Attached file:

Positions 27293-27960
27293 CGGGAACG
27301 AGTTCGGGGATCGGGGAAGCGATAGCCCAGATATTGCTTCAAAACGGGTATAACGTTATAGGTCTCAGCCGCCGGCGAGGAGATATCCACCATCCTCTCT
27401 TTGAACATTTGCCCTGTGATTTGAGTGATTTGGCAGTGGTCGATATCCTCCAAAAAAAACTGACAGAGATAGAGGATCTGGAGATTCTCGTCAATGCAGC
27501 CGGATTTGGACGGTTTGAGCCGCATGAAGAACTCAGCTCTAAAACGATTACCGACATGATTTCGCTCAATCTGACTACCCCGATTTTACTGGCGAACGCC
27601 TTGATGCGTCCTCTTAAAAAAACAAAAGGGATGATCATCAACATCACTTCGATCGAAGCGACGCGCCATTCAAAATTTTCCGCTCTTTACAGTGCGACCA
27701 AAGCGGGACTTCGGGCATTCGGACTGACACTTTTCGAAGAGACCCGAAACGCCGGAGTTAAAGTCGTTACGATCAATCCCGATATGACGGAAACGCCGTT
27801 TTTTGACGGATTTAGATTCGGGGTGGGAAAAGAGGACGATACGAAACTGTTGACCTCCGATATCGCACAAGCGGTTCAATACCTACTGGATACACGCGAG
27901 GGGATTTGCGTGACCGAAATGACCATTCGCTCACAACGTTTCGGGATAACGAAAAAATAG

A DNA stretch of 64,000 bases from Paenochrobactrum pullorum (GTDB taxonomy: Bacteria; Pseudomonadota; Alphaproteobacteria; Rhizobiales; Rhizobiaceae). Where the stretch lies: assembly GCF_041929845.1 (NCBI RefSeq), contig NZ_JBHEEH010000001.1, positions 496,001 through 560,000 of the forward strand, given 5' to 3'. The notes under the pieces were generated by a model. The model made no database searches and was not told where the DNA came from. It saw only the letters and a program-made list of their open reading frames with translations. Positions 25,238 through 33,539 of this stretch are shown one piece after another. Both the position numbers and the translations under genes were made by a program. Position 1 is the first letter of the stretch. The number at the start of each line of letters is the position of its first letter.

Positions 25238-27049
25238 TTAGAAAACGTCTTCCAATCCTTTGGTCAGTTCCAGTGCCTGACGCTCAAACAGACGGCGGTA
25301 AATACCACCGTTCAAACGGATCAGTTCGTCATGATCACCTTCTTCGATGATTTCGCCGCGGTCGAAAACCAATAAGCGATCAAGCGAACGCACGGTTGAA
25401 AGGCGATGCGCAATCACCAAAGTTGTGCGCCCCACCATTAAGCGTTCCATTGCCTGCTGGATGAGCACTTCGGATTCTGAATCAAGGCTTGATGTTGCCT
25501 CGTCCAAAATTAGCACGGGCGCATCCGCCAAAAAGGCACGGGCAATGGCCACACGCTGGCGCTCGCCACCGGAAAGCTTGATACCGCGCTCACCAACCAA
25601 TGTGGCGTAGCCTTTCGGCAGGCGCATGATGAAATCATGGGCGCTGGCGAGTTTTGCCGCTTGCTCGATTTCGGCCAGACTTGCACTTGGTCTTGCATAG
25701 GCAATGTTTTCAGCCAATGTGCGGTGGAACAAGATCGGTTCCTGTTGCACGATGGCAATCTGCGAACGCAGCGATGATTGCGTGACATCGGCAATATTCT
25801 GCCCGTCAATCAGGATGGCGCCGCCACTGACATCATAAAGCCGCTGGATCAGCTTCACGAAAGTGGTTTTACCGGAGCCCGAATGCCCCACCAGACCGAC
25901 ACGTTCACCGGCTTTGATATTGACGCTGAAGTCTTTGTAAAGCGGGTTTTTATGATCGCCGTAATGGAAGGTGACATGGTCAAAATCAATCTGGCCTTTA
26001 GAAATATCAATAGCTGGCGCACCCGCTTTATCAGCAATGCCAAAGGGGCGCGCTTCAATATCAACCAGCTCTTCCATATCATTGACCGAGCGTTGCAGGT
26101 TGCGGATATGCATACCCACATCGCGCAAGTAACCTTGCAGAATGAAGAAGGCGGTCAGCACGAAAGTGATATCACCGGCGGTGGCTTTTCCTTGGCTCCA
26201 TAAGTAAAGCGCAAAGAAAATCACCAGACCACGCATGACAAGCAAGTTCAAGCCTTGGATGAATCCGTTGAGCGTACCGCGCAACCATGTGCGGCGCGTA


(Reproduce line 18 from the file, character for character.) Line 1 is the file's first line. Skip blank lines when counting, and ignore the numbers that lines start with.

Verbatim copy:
25801 GCCCGTCAATCAGGATGGCGCCGCCACTGACATCATAAAGCCGCTGGATCAGCTTCACGAAAGTGGTTTTACCGGAGCCCGAATGCCCCACCAGACCGAC